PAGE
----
She has her first shower in hospital. She's not allowed a razor because the doctors think she is a self harm risk, but Tony smuggles her one and some shampoo and soap, because the universe feels the need to remind her how much she doesn't deserve him.
The water is frothy with soap and dark with dirt and a little bit of blood. She scrubs every particle of that cell from her, until her skin is red and stinging. Her hair is so ridiculous that she considers cutting it all off, but the feeling of it warm and wet and heavy on her back makes her realise how stupid that would be – so she attacks with shampoo and conditioner that smell a little bit like orange blossoms but mostly like being clean, finally.
She gets her first hug from Abby at NCIS, careful and cautious, on Ducky's orders, almost definitely. Her hands are gentle and Ziva almost loses it right there with everyone watching, but instead puts her chin on Abby's shoulder.
She feels Tony watching her – hard and, she hopes and fears, protective. She hadn't hugged him on the plane or at the hospital because she couldn't deal with what he wanted her to feel, not after months of pushing life away.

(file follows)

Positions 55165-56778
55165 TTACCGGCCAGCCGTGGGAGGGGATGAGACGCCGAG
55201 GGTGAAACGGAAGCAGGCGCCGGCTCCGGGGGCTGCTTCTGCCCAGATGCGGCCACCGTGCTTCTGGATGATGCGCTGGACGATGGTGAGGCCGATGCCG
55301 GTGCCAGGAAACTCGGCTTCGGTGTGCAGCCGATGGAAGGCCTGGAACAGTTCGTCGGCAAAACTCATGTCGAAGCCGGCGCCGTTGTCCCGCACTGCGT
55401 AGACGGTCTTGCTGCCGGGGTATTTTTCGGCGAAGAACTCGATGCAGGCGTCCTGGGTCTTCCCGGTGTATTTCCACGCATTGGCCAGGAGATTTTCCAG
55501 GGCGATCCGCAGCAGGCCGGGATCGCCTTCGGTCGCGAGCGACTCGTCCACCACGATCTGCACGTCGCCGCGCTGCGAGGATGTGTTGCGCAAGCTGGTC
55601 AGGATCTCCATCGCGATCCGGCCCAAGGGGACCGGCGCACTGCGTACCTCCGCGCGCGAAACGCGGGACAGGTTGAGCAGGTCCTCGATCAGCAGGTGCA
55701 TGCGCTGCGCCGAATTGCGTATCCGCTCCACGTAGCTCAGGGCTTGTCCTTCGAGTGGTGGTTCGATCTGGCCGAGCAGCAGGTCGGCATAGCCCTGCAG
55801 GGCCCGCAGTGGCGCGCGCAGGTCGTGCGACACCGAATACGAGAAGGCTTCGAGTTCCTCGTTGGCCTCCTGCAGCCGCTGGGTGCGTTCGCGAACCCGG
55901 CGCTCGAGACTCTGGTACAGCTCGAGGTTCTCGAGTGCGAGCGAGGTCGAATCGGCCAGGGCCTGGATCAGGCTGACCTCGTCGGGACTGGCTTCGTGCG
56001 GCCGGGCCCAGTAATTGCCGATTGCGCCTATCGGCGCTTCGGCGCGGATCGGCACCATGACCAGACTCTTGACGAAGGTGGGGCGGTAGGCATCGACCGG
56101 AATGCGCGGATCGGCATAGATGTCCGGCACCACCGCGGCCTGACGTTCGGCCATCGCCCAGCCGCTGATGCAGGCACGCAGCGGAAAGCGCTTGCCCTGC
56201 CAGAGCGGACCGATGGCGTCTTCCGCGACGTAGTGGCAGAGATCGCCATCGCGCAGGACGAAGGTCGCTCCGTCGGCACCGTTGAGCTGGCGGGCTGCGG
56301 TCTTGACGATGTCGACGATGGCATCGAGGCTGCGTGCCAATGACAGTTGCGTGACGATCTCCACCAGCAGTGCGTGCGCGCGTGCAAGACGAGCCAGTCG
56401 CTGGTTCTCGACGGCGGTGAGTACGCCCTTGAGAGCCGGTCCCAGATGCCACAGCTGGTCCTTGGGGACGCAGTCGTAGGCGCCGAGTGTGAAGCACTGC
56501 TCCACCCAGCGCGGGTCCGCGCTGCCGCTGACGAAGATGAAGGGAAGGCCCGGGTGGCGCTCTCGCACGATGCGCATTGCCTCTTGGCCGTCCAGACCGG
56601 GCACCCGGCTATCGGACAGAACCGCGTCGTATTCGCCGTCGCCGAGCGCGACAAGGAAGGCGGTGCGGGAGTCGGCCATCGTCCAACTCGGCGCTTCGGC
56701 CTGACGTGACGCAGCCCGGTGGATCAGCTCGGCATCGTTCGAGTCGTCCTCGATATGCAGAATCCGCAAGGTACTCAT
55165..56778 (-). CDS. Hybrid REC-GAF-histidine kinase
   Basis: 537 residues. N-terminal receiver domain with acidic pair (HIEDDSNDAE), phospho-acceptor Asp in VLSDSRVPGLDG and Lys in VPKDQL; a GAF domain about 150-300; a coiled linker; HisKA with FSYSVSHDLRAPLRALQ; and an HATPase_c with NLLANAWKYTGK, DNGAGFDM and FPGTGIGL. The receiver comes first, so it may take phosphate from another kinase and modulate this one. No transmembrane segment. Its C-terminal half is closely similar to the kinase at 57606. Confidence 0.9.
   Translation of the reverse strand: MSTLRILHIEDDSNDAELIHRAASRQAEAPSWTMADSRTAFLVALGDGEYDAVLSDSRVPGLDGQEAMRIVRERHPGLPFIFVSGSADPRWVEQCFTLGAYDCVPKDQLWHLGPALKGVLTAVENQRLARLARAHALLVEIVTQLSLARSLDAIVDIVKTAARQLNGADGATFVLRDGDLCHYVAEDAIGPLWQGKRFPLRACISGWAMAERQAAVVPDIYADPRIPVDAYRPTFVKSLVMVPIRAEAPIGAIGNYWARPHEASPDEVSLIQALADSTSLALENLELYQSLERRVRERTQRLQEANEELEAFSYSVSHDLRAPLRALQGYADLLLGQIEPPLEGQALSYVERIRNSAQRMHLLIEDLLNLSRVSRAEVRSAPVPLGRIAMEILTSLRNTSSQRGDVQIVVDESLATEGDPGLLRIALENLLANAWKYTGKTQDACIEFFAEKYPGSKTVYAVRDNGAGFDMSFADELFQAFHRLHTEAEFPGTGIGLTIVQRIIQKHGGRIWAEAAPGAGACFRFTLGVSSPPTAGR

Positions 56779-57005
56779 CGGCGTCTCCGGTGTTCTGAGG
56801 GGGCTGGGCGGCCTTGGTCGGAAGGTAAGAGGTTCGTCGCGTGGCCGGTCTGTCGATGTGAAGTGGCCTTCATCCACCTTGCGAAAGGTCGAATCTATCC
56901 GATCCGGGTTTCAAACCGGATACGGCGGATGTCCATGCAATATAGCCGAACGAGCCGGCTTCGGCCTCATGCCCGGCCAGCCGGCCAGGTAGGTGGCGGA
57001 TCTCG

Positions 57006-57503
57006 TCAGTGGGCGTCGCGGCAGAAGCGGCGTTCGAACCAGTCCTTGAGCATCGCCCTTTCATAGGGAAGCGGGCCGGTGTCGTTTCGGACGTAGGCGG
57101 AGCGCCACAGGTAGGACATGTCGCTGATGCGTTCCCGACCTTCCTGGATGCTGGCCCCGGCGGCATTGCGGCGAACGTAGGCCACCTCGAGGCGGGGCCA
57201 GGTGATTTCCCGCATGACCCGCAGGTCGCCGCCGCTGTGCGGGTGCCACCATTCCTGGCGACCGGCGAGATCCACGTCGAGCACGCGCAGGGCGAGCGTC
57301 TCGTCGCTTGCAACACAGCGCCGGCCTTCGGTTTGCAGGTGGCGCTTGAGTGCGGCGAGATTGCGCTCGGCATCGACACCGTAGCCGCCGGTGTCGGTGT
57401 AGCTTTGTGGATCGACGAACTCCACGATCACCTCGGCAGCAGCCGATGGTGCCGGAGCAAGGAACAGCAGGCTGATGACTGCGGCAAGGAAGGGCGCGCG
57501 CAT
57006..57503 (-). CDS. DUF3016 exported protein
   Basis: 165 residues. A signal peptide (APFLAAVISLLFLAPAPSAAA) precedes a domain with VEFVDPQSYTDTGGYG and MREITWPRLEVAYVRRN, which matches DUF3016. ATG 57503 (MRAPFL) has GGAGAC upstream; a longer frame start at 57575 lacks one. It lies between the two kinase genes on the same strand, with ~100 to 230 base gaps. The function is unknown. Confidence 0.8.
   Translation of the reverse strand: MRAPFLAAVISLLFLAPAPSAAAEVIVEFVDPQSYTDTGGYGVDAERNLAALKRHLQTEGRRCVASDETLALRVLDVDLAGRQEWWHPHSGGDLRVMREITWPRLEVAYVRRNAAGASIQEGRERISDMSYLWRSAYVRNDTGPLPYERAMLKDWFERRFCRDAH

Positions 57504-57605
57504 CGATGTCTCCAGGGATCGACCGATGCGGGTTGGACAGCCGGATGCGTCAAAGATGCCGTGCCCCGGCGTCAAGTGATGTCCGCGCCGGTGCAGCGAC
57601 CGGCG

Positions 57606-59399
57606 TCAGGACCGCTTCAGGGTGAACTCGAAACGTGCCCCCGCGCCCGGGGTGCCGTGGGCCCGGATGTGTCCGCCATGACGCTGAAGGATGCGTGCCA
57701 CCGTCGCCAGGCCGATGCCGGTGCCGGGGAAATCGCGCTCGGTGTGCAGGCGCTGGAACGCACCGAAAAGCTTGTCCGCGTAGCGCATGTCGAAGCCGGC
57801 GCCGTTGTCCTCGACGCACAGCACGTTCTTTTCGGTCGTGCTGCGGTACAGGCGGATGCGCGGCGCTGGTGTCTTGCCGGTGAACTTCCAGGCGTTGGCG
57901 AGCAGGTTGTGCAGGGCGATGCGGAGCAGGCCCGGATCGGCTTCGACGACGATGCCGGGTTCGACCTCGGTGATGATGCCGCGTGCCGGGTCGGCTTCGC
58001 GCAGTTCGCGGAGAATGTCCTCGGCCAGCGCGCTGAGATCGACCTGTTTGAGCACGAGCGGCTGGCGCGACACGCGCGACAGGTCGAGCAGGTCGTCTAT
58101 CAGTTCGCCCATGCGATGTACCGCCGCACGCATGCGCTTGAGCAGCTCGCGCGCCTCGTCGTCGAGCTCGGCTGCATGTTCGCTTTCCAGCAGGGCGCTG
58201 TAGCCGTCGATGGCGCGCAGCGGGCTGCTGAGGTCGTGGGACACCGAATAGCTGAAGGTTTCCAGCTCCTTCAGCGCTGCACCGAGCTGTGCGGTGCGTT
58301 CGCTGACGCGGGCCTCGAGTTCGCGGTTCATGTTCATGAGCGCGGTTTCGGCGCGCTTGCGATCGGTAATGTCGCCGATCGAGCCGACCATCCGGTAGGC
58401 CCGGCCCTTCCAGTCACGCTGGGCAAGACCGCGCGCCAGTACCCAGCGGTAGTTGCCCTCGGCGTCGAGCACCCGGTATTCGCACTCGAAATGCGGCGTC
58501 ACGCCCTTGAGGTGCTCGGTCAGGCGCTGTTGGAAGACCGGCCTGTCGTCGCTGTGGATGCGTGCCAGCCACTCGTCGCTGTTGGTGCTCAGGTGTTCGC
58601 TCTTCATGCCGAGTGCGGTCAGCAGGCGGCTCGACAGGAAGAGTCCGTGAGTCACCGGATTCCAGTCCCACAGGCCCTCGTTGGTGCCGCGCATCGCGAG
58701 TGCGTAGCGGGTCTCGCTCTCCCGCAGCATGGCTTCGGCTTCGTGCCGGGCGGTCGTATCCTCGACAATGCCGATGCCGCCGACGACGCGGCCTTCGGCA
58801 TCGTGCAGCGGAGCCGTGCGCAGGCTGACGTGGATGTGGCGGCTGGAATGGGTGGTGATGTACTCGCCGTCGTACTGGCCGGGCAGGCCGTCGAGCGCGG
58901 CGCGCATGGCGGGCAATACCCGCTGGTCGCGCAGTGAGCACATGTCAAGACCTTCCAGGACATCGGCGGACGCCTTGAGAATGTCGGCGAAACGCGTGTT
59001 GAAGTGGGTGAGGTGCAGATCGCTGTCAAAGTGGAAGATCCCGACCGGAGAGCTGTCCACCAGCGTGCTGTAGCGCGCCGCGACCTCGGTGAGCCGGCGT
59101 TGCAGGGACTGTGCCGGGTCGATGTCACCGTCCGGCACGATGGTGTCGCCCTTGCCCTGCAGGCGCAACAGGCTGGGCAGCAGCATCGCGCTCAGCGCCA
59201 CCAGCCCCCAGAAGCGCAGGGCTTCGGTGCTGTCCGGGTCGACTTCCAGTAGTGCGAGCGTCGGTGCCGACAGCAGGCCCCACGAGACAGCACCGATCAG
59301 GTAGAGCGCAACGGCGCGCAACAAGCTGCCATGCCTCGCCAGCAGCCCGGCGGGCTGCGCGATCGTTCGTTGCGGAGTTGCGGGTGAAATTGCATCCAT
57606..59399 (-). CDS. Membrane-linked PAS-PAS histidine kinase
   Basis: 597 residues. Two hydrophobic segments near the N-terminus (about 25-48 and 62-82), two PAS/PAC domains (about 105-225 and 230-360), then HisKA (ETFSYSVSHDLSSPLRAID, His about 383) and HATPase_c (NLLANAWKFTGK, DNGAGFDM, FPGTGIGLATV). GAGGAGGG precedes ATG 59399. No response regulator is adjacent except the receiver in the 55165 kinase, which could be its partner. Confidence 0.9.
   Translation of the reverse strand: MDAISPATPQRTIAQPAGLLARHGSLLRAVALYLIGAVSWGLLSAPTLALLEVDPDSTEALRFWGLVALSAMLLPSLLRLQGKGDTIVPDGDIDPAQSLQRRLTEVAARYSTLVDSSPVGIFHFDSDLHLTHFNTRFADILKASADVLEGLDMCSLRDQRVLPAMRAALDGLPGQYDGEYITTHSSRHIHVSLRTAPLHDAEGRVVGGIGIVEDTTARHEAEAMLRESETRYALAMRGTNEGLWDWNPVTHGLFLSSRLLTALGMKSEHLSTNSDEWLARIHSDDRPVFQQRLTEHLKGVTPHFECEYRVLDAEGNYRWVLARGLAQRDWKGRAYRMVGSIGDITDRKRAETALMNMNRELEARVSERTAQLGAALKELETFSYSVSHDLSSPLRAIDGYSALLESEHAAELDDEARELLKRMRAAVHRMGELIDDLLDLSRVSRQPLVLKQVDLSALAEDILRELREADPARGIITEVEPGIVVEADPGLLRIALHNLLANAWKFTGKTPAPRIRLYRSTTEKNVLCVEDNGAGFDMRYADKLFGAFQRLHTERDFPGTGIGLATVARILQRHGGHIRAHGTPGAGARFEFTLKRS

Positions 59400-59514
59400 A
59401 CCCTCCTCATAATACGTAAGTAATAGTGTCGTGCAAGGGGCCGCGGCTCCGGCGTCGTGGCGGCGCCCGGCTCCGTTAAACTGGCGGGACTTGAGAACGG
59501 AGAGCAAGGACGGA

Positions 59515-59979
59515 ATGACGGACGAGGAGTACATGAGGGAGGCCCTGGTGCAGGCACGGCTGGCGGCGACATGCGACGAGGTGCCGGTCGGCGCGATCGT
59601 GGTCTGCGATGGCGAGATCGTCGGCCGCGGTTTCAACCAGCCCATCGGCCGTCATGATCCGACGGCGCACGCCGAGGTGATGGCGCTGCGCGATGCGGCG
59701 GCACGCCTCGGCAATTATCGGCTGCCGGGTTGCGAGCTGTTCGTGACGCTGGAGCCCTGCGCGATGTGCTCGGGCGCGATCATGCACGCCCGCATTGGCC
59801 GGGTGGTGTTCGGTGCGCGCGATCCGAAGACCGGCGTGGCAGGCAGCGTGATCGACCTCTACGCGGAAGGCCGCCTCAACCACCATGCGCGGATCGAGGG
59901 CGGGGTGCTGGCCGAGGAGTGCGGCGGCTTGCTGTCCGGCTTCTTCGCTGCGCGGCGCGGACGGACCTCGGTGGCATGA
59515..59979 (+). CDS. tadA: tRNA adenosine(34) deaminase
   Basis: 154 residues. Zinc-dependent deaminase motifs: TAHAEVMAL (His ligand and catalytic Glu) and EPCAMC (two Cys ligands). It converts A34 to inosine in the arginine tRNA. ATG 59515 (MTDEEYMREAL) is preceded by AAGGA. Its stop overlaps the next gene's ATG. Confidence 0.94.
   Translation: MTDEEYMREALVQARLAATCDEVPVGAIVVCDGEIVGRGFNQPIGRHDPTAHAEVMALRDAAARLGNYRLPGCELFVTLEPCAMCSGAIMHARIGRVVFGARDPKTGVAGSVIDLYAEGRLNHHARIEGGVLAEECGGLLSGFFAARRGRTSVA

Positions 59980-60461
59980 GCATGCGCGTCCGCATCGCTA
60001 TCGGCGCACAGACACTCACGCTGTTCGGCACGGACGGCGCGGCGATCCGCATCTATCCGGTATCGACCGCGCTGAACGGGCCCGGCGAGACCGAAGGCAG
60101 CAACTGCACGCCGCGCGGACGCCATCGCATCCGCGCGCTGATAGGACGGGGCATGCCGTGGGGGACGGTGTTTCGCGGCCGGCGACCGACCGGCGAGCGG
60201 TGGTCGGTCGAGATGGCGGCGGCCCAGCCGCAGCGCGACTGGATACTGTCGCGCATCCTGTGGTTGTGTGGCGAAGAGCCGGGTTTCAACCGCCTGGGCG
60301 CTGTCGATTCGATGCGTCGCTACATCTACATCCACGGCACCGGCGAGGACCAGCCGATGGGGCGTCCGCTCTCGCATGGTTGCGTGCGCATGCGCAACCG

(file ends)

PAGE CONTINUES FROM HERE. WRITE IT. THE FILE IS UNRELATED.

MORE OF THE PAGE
She looks at him, and asks please, wait a little longer with her eyes.
She sleeps in her first bed in a hotel room that Ducky paid for, since all her money and cards and ID are destroyed. She doesn't want to go to the Israeli consulate – perhaps if she rings one of her aunts, they will have her spares sent, discreetly.
The room is overwhelmingly soft and comfy, which is disorienting, she thinks about asking to be downgraded to a less luxurious suite, but it would hurt Ducky's feeling and make Tony frown.
Speaking of Tony, a knock on the door tells her that he has followed her here. He brings take-out Chinese, all her favourite dishes, and some rom-coms that he swore he would never watch.
During a sappy scene, she reaches for his hand – he hasn't touched her all night, mindful of even accidentally brushing against her, and she knows how much it costs him. He tangles his fingers between hers, palm to palm.
She wants to apologise, she wants to thank him, she wants to make promises and vows, but she can't seem to open her mouth.
She goes for her first run a week later. It's not really a run, it's a sloppy jog, because her shoulder is so sore. The cold morning doesn't make it any better, but there's less people out and about to stare.
There are ducks at the park. It's closer to Tony's house than her hotel, so she goes there and knocks on the door.
She is a little puffed, so when Tony answers his face creases up with worry. He is dressed in his Ohio State shirt, the one she knows he sleeps in, and Ziva smiles, a little, just the corners of her mouth turning up, but it's enough; he relaxes, the shape of his eyes more puzzled than fearful, now. Ziva asks:
'Do you have any bread?'
She solves her first case a little while after that. She knows she hasn't been much use, confined to desk duty, and even then she spends most of her time wandering down to autopsy and the lab, to talk to someone and have them see her, to reassure herself that she is still there.